I made this a one-pot meal as suggested by adding potatoes, carrots, celery, pearl onions, and mushrooms. First, I diced the potatoes and microwaved them for 5 minutes to give them a head start, then I sautéed the vegetables in a little olive oil until they were slightly softened. I placed the chicken in a pot and arranged the vegetables around it, sprinkling on more herbs. It cooked for 40 minutes, tented, with occasional basting. The chicken’s aroma filled my house, making everyone hungry! When it was done cooking, I removed the chicken from the pot and added a 1/2 stick of butter, allowing it to melt over the vegetables. My guests commented on how good this chicken was, that the herbs perfectly complemented the chicken. Everyone went back for seconds. I’ll definitely make this again, next time adding 1/2 cup of white wine to the pot, which would further enhance this already outstanding chicken dish.
This is now my favorite roast chicken recipe. It’s simple, yet it results in a dish that appears to have involved more fuss than was actually required. I sautéed some diced potatoes, onions, carrots, and mushrooms in the pot before I placed the chicken in the oven. This resulted in a one-pot meal with lots of great flavor. The only issue was that there wasn’t enough liquid in the pot to baste the chicken while it was roasting, so I added 1/2 cup of water. This was also enough liquid for a nice pan sauce: I simply removed the chicken and vegetables and added about 1 tablespoon of butter to the pot. This resulted in a tasty, smooth sauce to pour over the chicken and vegetables. The 40-minute roasting time was perfect for my chicken, which was just under 4 pounds. It wasn’t necessary to sear the chicken beforehand—with the high heat, the chicken browned very nicely. I had plenty of food leftover for another meal for two.
What a delicious chicken. Preparation for this dish was straightforward and easy, yielding moist and flavorful results. The coating of chopped herbs made for a very pretty presentation, and I’m sold on making a flavorful butter mixture to go under the chicken’s skin. Searing the bird in a hot cast-iron skillet also gave it a lovely mahogany color. Partway into cooking, however, our kitchen filled with a cover of haze—we needed to open the windows, downstairs and up (450 degrees makes for a hot oven, especially mixed with chicken fat).
I’d like to see more information provided in the recipe for trussing, and for when the bird is done. Though the directions for trussing were good, the recipe should specify which side of the bird you place on the twine before trussing—we put the wrong side down on our first attempt, and didn’t realize it until we were going through the other steps. As for when the bird was done, the juices ran clear from the joint between the leg and thigh, so we thought it was done. (The thigh temperature was also 187 degrees.) While carving, we saw some red juices, and one of the chicken’s breast meat was raw. It was very bizarre—I’ve never seen anything like it. However, despite that oddity, the chicken that we could eat tasted amazing.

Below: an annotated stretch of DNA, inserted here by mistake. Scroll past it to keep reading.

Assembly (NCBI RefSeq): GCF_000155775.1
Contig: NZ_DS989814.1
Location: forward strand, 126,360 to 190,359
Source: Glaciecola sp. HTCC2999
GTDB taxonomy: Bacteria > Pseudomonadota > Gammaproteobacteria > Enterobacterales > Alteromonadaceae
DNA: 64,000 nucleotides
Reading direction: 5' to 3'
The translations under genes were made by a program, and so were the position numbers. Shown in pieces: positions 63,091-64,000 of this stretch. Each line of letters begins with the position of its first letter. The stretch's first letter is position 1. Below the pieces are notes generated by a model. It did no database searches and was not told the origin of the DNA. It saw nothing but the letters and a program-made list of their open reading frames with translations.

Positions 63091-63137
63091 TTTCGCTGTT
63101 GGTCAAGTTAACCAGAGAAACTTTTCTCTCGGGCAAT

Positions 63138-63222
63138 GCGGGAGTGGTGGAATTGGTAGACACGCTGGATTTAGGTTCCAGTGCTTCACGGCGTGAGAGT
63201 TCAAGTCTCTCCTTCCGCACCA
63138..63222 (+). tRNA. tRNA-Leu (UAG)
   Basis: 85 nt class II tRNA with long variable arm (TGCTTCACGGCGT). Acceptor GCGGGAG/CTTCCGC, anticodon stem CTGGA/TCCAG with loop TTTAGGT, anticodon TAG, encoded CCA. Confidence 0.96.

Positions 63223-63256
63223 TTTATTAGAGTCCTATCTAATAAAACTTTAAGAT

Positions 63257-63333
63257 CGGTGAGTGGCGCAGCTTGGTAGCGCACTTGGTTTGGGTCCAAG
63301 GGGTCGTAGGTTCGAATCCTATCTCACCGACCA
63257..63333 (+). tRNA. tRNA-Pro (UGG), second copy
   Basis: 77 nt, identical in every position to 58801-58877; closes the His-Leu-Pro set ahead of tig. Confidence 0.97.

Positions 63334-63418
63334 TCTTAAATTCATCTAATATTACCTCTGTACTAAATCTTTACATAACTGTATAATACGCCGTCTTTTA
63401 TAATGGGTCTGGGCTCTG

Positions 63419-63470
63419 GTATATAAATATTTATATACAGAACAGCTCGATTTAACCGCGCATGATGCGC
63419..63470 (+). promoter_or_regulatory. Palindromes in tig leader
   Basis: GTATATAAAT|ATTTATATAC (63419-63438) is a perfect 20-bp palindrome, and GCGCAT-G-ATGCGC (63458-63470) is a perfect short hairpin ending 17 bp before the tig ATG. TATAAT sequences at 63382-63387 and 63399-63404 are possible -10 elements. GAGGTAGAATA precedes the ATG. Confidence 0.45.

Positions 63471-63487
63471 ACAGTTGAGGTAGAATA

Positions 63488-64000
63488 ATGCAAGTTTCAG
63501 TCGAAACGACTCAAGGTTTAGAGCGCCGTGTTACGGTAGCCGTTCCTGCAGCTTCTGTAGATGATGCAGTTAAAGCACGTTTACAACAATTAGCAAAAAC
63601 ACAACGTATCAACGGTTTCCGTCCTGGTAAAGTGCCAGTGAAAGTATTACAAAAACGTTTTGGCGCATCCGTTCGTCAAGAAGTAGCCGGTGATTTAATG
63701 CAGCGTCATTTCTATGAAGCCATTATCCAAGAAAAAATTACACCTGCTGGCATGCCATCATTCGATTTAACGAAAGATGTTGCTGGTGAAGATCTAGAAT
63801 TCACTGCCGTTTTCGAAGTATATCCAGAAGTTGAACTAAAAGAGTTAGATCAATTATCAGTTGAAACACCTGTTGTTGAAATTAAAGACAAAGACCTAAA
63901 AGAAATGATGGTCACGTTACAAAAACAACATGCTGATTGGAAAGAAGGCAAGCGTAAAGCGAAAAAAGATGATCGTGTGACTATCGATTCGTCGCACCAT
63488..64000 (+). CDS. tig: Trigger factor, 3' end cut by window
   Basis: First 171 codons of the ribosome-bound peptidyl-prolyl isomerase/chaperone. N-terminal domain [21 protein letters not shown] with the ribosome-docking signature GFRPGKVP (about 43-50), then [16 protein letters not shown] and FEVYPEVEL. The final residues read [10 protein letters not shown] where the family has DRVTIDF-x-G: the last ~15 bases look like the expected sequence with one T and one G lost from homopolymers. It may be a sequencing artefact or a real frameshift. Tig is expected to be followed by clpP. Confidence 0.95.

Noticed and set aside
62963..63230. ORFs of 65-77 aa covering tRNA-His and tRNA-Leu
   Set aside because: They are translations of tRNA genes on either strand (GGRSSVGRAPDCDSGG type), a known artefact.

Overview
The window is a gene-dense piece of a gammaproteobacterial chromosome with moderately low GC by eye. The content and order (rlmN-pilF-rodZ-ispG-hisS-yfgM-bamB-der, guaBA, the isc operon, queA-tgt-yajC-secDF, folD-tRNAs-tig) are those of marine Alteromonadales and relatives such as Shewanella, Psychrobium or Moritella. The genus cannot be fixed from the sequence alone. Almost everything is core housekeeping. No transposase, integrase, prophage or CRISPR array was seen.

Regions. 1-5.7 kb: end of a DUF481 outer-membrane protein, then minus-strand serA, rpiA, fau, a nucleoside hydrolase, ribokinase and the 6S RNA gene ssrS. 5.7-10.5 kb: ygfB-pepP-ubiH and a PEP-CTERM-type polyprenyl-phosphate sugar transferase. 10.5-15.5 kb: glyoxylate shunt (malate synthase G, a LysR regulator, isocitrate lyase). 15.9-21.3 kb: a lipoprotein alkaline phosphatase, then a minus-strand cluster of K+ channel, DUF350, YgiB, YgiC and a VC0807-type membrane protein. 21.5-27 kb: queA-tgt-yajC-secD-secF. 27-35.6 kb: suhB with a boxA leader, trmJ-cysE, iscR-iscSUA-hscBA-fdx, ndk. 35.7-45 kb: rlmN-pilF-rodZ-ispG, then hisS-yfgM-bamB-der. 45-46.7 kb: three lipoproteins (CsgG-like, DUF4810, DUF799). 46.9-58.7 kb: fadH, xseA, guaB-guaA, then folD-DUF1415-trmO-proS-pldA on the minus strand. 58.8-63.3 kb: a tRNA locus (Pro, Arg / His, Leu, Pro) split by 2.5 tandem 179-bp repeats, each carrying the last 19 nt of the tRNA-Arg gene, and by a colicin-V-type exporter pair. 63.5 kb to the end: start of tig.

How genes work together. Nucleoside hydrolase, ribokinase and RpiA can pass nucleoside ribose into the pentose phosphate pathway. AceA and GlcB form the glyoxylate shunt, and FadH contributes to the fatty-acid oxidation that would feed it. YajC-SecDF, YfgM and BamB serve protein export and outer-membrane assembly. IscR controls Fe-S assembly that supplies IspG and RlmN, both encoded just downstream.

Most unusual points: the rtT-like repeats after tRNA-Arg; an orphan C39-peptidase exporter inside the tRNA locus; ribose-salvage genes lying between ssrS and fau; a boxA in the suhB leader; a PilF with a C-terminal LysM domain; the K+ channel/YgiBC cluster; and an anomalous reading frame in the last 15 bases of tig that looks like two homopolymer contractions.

Let’s face it, some roast chicken recipes produce dry, bland birds. That’s not the case, however, with this Roast Chicken for Two. The herbed butter was very flavorful, and the bird was moist—even the white meat, and even though it was necessary to bake my 3 1/2-pound chicken for an additional 15 minutes. I didn’t brown the bird prior to roasting, as maneuvering a whole chicken to get even browning is almost impossible. Preheating the pan produced a chicken with brown, crispy skin. After skimming the grease, I had just the right amount of juice to make a great pan sauce.
My entire family agreed that these were some of the best roast chickens I’ve ever made. The flavor combination of the fresh rosemary, thyme, parsley, garlic, and butter was perfect. I roasted two birds that were close to 4 pounds each. I don’t know if this increased the cooking time, but it took 75 minutes to reach the desired 165 degrees in the meaty portion of the chicken thigh. We’ll definitely make this again.
I knew right away that this was a nice chicken dinner that can be thrown together in a few minutes—a careful easing of the herbed butter under the skin was all it took. The aroma from the oven made it hard to wait for the hen to come out of it, but the wait was worth it. While we surely enjoyed the flavor, I did have a problem with the butter splattering on the sides of the oven, so next time I’ll use a deeper roasting pan. For my taste, the bird needed more salt than the recipe called for, and the garlic needed additional roasting, as it was still very firm. But the chicken was tender, juicy and full-flavored.
Wow, I loved this chicken! It was so simple to prepare. The chicken was prepared easily, smelled amazing, and was done in no time. The combination of herbs, garlic, and butter was very traditional, yet superb. TIP: Make sure that the pan that the chicken will roast in is large enough, as there’s quite a lot of juice that cooks out of it, and mine was close to spilling over. I’ll make this again and again.